Dawn Bowdish is an Associate Professor at McMaster University and a Canada Research Chair in Aging & Immunity. We asked her everything from what inspired her to become a scientist to what’s on her playlist in hopes of giving you a better understanding of what goes on outside the lab for one of the best minds in Canadian research.
What inspired you to become a scientist?
I did a high school co-op in a pharmacology lab and worked with an amazing post-doc. I thought she had the most glamorous job in the world because she got to travel the world over to present her work, take a coffee break whenever she wanted, and have passionate arguments with her boss. I thought that any job where you can be lippy like that, and that be a *good* thing, sounded like the job for me. I also loved how you got out as much as you put into the job and were really working for yourself.
What do you like most about being a scientist?
I love the thrill of discovery and the adrenaline that comes when you realize that you’re on to something big that no one else knows yet. I love working with other scientists as peers, friends, mentors and mentees as I think they are the most interesting people in the world. I love how fast paced it is – there truly is never a dull moment.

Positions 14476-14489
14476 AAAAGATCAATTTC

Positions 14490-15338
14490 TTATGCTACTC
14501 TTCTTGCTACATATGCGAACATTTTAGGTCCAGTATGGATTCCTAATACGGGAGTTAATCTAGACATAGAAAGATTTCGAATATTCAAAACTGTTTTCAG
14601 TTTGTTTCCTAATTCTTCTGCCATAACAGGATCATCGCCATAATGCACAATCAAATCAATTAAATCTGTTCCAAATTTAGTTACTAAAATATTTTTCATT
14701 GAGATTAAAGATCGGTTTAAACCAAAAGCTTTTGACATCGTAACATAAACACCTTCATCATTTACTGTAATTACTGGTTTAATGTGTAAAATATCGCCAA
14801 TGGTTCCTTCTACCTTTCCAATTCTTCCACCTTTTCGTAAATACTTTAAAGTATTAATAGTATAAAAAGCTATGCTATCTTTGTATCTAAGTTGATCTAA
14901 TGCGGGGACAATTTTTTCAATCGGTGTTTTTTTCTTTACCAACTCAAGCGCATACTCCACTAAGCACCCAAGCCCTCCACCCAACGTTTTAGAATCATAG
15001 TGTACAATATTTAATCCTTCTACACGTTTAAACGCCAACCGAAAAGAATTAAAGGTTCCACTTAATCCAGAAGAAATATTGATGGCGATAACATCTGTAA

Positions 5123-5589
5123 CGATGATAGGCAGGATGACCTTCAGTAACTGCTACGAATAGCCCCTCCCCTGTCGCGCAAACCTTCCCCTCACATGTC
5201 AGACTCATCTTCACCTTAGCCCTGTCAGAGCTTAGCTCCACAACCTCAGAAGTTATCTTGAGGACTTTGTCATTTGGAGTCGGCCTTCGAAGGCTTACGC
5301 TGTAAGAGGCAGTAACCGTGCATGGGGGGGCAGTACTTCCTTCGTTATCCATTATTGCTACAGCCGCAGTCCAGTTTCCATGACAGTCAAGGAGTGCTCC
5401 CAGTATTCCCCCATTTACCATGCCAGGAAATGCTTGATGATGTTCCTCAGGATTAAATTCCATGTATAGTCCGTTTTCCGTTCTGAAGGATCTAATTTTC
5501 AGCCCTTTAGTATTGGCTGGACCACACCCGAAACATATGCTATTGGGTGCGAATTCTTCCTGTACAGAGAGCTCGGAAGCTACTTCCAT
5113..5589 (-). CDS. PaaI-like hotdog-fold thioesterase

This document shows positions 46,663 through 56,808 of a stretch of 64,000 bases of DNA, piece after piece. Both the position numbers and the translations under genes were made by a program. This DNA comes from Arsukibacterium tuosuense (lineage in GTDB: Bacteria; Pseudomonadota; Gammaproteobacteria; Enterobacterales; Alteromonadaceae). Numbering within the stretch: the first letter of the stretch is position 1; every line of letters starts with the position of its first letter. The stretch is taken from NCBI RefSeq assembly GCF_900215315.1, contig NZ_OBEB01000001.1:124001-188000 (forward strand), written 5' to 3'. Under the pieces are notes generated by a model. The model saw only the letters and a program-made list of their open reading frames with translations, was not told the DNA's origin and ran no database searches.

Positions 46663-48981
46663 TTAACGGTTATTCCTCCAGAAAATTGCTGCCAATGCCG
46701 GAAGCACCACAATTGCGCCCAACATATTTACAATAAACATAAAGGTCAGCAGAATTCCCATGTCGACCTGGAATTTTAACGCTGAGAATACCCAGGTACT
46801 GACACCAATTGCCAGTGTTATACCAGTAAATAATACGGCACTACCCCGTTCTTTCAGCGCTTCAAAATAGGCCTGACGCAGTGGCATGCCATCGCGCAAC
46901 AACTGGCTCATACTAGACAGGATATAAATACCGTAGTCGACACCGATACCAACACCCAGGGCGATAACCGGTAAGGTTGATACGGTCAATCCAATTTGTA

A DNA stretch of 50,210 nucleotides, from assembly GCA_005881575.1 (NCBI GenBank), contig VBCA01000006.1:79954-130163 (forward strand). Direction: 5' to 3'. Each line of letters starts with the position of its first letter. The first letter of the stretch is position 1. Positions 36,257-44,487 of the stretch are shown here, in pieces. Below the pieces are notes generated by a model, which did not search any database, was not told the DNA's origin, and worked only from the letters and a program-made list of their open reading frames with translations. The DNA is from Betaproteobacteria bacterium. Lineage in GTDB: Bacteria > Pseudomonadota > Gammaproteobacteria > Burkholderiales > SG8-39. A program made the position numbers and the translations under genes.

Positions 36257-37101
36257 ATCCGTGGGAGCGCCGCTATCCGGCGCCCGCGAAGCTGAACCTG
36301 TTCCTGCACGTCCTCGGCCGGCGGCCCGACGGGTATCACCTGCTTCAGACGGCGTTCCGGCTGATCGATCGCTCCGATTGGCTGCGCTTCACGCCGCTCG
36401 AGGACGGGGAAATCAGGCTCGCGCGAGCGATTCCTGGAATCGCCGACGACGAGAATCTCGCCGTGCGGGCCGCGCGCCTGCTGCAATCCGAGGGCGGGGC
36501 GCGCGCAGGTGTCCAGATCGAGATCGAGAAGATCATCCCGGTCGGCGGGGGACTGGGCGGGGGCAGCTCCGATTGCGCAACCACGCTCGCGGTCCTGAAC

How will your research make a difference in our lives?
I study how our immune system patrols the upper respiratory tract to prevent the bacteria that cause respiratory infections, such as pneumonia, from getting a foothold and to keep the bacteria that naturally reside there in check. I have a special interest in understanding why we are more susceptible to pneumonia as we age and why having a pneumonia in mid- to late-life can lead to a rapid decline in health. My vision is to find novel drugs and therapies that will keep older adults infection free and provide them with more years of healthy, independent living.
What’s on your playlist?
I love Metric and USS but I have to admit, my iPod sounds a bit “Best of the 90’s” now – that was the decade of my youth!
If you could meet any historical figure who would it be and why?
Simone de Beauvoir. I love reading her diaries about discovering her voice and her independence in mid-century Paris.